Hepatic radioembolization therapies can suffer from discrepancies between diagnostic planning (scout-scan) and the therapeutic delivery itself, resulting in unwanted side-effects such as pulmonary shunting. We reasoned that a nanotechnology-based pre-targeting strategy could help overcome this shortcoming by directly linking pre-interventional diagnostics to the local delivery of therapy. Methods: The host-guest interaction between adamantane and cyclodextrin was employed in an in vivo pre-targeting set-up. Adamantane (guest)-functionalized macro albumin aggregates (MAA-Ad; d = 18 μm) and (radiolabeled) Cy5 and β-cyclodextrin (host)-containing PIBMA polymers (99mTc-Cy50.5CD10PIBMA39; MW ~ 18.8 kDa) functioned as the reactive pair. Following liver or lung embolization with (99mTc)-MAA-Ad or (99mTc)-MAA (controls), the utility of the pre-targeting concept was evaluated after intravenous administration of 99mTc-Cy50.5CD10PIBMA39. Results: Interactions between MAA-Ad and Cy50.5CD10PIBMA39 could be monitored in solution using confocal microscopy and were quantified by radioisotope-based binding experiments. In vivo the accumulation of the MAA-Ad particles in the liver or lungs yielded an approximate ten-fold increase in accumulation of 99mTc-Cy50.5CD10PIBMA39 in those organs (16.2 %ID/g and 10.5 %ID/g, respectively) compared to the control. Pre-targeting with MAA alone was shown to be only half as efficient. Uniquely, for the first time, this data demonstrates that the formation of supramolecular interactions between cyclodextrin and adamantane can be used to drive complex formation in the chemically challenging in vivo environment. Conclusion: The in vivo distribution pattern of the cyclodextrin host could be guided by the pre-administration of the adamantane guest, thereby creating a direct link between the scout-scan (MAA-Ad) and delivery of therapy.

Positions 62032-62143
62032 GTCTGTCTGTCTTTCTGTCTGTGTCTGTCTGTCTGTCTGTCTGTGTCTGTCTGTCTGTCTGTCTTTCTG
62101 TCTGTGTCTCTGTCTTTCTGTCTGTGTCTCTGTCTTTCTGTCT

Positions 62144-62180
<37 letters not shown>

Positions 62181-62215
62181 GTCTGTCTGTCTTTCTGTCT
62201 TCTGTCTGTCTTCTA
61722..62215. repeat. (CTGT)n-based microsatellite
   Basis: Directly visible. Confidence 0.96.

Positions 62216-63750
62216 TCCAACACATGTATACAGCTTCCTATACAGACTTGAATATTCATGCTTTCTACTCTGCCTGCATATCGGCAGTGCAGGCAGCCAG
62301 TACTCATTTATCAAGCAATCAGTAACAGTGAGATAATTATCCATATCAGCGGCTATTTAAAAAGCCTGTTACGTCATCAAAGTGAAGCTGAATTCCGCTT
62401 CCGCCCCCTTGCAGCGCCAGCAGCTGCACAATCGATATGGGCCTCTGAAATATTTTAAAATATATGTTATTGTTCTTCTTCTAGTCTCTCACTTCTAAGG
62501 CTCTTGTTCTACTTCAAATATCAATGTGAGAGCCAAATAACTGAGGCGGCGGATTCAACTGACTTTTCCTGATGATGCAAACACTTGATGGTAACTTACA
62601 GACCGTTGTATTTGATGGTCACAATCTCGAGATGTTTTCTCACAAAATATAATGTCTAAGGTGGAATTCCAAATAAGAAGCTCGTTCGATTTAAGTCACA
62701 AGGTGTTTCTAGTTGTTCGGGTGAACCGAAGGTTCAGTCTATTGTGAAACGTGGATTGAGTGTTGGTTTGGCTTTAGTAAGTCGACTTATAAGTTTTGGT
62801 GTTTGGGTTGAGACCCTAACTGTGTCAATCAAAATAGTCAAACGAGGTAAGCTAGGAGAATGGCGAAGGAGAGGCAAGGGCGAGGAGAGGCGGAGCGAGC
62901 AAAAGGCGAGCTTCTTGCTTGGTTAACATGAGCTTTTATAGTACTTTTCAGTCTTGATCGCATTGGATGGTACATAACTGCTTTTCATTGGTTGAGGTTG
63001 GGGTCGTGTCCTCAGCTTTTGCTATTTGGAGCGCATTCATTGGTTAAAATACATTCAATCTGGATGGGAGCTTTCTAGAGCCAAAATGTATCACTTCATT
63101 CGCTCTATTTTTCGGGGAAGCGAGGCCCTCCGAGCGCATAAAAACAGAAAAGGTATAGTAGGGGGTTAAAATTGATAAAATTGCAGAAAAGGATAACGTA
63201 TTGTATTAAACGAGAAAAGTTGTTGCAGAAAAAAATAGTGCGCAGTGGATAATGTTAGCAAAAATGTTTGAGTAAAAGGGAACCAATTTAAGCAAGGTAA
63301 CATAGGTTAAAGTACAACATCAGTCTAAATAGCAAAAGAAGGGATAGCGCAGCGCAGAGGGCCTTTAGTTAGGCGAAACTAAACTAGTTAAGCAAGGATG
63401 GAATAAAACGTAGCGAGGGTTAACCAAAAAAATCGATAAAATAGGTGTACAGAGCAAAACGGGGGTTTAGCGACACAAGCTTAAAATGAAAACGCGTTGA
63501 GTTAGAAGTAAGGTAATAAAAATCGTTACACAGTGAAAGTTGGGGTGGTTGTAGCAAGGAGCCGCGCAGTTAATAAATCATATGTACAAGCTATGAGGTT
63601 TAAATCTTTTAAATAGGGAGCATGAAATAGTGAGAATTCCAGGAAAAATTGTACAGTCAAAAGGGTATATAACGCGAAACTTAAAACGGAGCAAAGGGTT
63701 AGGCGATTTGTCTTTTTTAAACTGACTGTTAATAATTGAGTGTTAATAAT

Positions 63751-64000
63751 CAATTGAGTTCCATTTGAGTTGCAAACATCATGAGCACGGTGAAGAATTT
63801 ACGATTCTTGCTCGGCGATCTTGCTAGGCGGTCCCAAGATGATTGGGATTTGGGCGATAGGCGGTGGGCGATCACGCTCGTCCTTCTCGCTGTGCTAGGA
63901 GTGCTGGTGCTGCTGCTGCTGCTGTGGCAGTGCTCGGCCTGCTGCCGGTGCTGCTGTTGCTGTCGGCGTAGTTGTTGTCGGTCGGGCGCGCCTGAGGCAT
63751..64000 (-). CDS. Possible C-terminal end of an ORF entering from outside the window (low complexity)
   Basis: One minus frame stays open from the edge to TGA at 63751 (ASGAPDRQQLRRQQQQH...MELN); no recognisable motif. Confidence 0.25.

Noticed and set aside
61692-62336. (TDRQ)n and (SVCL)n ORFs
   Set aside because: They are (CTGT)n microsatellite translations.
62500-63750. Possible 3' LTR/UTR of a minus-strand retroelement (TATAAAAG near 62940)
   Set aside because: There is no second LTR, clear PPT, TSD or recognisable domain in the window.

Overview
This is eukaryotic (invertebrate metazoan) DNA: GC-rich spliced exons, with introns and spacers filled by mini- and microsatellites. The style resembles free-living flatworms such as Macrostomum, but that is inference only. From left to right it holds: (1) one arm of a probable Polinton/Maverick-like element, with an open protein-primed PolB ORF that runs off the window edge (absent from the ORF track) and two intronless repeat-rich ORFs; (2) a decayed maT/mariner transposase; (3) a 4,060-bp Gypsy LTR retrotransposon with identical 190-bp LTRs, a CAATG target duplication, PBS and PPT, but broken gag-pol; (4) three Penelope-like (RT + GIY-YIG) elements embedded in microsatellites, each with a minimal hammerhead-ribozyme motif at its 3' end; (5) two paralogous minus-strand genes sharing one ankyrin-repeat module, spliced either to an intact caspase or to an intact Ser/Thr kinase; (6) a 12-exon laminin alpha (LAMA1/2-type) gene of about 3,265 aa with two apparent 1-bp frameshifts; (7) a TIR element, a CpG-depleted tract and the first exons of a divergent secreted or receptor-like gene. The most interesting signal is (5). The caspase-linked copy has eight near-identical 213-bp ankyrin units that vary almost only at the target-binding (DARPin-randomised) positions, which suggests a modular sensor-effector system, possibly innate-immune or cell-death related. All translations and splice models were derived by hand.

- Supramolecular chemistry
- Interventional radiology